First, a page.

The mystery behind the N206 billion, surreptitiously inserted in the budget of the Ministry of Humanitarian Affairs, Disaster Management and Social Development, is beginning to be unraveled with the revelation that the money was put there, intentionally, for purchase of military equipment.
This perfidious drama started when the Senate discovered that the budget of the ministry had a strange sum to the tune of N206 billion added without sufficient explanation. The Minister, Sadiya Umar-Farouq, feigned surprise at the discovery by the senate when asked to explain the presence of the huge sum in her ministry’s budget.
Her remarks were even more befuddling when she said, “Yes, we made mention of the projects for 2022 which was not released and part of it was for the NEDC. The money was not released and now we have seen it recurring by almost 10 folds and we are also going to clarify from the ministry of finance to know why this increase despite the fact that the previous year, the money was not even released for the project.”
The Ministry of Finance was reported to have claimed that the money was meant for military equipment. Sadiya herself admitted before the senators that “on the N206 billion, when we saw it, we didn’t understand what it was meant for because the explanation wasn’t clear. If you put N206 billion in Humanitarian Affairs Ministry’s Budget and the narration is purchase of military equipment, definitely something is wrong. That is why I said I’m not going to say anything about it until we get clarification from the Ministry of Finance. If we had requested for N206 billion for a different project and then in the appropriation bill, it is reading something else, we will not own it.” The Permanent Secretary of the Ministry, Sani Gwarzo, was also reported to have described the illicit presence of N206 billion in their budget as a minor mistake. N206 billion, a minor mistake? Very few states have that amount as their annual budget.
This outrageous exposition, benumbing as it is, in our opinion, raises several questions begging for plausible answers. For a start, where else is such padding done with the excuse of using same for military purposes? Is the military aware that some agency or agencies of government are stealing in their name? What happened to the budget of the military? If that is not enough, is this bare-faced stealing the way to augment any perceived shortfall in the military’s budgetary demands? What happened to supplementary budgeting?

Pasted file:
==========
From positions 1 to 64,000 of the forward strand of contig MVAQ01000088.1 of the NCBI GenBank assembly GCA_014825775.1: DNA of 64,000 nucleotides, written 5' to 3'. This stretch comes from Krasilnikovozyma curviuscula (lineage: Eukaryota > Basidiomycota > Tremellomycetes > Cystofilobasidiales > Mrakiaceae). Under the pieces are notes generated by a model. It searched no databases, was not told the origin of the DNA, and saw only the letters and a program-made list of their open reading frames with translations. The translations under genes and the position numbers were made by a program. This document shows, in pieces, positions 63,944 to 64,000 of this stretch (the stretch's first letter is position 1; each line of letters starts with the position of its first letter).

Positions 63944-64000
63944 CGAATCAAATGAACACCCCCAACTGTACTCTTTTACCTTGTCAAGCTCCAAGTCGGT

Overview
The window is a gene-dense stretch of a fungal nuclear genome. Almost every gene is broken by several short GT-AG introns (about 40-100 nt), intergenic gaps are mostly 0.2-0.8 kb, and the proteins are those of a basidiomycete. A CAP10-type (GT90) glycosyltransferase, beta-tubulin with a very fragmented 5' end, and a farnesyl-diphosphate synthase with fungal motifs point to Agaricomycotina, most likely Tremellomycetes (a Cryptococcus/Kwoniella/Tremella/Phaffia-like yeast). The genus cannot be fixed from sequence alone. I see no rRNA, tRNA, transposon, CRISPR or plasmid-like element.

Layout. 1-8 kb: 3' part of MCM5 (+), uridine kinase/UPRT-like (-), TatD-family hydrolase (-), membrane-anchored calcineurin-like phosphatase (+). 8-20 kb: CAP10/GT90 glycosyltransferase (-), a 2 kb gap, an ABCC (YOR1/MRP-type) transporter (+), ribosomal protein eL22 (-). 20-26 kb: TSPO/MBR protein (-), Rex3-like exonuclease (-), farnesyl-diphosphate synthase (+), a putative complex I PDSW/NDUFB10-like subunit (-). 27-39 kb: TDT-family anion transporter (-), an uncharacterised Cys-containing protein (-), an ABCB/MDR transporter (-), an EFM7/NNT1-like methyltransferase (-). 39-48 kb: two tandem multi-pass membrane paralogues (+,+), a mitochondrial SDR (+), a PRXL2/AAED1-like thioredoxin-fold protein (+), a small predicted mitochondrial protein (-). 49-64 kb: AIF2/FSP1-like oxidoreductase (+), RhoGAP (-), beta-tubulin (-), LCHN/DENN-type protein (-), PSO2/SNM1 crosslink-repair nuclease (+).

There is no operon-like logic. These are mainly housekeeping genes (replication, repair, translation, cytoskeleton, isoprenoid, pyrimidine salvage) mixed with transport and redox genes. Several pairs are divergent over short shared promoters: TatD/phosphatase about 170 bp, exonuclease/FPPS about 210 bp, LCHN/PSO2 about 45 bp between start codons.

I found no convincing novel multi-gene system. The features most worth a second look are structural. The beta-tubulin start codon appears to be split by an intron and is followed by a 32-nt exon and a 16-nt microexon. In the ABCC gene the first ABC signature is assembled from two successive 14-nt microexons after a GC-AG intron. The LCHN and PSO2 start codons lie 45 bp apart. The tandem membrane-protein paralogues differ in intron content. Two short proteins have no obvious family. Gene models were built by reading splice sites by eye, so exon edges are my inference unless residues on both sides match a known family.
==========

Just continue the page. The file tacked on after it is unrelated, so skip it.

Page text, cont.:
It has gone beyond conjecture, in our view, that the security situation in the country and the need to equip the military to face the challenges it poses, has become a drain pipe of sorts. Some analysts go even further to aver that the insecurity in the country is contrived and elevated to the level of an industry with a plethora of interests competing for attention and a share of the presumably loose cash lying around.
There is an allegation, also, that the insecurity in the country has defied solution because of these outside influences that are taking advantage of the situation for their own pecuniary benefits. Revelations such as are being traded on the floor of the senate give credence to this allegation. It is, indeed, sad, in our opinion, that in spite of the huge sums so far invested and the determination of the security operatives to prove themselves worthy of being capable of safe-guarding the nation’s territorial integrity, Nigerians still live in a state of endless fear.
As a newspaper, we feel obliged to ponder that in the circumstances that rabid corruption has invaded the security architecture, can the nation still continue to live with the lie that security expenditure cannot be subjected to scrutiny? This poser becomes inevitable now that civilian agencies that ought not to have anything to do with the military or security operations are incurring expenses of a nature that is decidedly inexplicable.
As a way of getting to the root of this matter, we urge the senate to spare neither resources nor efforts to ensure that Nigerians get to know the truth not just as it affects the ministry of Humanitarian Affairs, Disaster Management and Social Development but elsewhere in the gamut of the nation’s bureaucracy.
It is pertinent to point out that the corrupt tendency on the part of ministries, departments and agencies (MDAs) of government to pad their budgets before presenting them for appropriation, is an attitude that is as old as the government itself. What is alarming in this present circumstance is the volume as well as the temerity of the officials, caught with their hands in the cookie jar, admitting of their guilt and daring the rest of us to do our worst. It smacks of benign neglect which must be frowned at and punished.